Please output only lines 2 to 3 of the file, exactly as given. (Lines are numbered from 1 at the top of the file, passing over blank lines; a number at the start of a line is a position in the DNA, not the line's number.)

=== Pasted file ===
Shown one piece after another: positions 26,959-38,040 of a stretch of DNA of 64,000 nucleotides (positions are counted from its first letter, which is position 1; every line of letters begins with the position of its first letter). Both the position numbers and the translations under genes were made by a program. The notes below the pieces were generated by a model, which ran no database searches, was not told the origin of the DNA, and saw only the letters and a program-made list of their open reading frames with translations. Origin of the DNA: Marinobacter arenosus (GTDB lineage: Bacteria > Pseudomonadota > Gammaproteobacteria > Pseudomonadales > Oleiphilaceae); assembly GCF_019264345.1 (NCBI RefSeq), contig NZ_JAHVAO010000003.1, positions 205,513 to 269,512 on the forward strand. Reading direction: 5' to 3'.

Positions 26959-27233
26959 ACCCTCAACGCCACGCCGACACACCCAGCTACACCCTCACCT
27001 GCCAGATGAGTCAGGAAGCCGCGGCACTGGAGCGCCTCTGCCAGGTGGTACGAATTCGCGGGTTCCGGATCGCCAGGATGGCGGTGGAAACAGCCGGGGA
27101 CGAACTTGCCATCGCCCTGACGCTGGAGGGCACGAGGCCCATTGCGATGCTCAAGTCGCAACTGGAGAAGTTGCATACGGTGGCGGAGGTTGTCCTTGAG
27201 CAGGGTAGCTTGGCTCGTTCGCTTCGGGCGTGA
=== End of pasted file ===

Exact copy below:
Positions 26959-27233
26959 ACCCTCAACGCCACGCCGACACACCCAGCTACACCCTCACCT